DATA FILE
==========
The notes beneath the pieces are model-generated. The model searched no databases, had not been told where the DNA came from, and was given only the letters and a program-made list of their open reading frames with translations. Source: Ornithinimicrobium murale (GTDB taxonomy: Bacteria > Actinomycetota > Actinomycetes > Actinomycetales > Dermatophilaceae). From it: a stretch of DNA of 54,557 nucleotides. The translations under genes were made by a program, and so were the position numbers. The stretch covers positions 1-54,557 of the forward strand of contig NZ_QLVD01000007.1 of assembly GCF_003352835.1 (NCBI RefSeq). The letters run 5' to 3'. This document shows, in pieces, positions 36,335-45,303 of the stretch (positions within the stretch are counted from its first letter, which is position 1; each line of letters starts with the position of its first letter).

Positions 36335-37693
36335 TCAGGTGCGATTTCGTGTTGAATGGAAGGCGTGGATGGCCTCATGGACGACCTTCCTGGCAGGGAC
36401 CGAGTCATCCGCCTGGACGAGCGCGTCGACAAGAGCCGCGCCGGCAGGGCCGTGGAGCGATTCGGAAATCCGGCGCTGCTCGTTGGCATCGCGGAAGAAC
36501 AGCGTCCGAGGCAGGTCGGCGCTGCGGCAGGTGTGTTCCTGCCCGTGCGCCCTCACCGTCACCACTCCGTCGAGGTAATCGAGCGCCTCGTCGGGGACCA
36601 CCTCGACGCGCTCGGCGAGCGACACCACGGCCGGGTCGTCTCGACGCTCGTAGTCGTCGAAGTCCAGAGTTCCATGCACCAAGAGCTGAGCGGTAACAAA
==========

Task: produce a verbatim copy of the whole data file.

The notes beneath the pieces are model-generated. The model searched no databases, had not been told where the DNA came from, and was given only the letters and a program-made list of their open reading frames with translations. Source: Ornithinimicrobium murale (GTDB taxonomy: Bacteria > Actinomycetota > Actinomycetes > Actinomycetales > Dermatophilaceae). From it: a stretch of DNA of 54,557 nucleotides. The translations under genes were made by a program, and so were the position numbers. The stretch covers positions 1-54,557 of the forward strand of contig NZ_QLVD01000007.1 of assembly GCF_003352835.1 (NCBI RefSeq). The letters run 5' to 3'. This document shows, in pieces, positions 36,335-45,303 of the stretch (positions within the stretch are counted from its first letter, which is position 1; each line of letters starts with the position of its first letter).

Positions 36335-37693
36335 TCAGGTGCGATTTCGTGTTGAATGGAAGGCGTGGATGGCCTCATGGACGACCTTCCTGGCAGGGAC
36401 CGAGTCATCCGCCTGGACGAGCGCGTCGACAAGAGCCGCGCCGGCAGGGCCGTGGAGCGATTCGGAAATCCGGCGCTGCTCGTTGGCATCGCGGAAGAAC
36501 AGCGTCCGAGGCAGGTCGGCGCTGCGGCAGGTGTGTTCCTGCCCGTGCGCCCTCACCGTCACCACTCCGTCGAGGTAATCGAGCGCCTCGTCGGGGACCA
36601 CCTCGACGCGCTCGGCGAGCGACACCACGGCCGGGTCGTCTCGACGCTCGTAGTCGTCGAAGTCCAGAGTTCCATGCACCAAGAGCTGAGCGGTAACAAA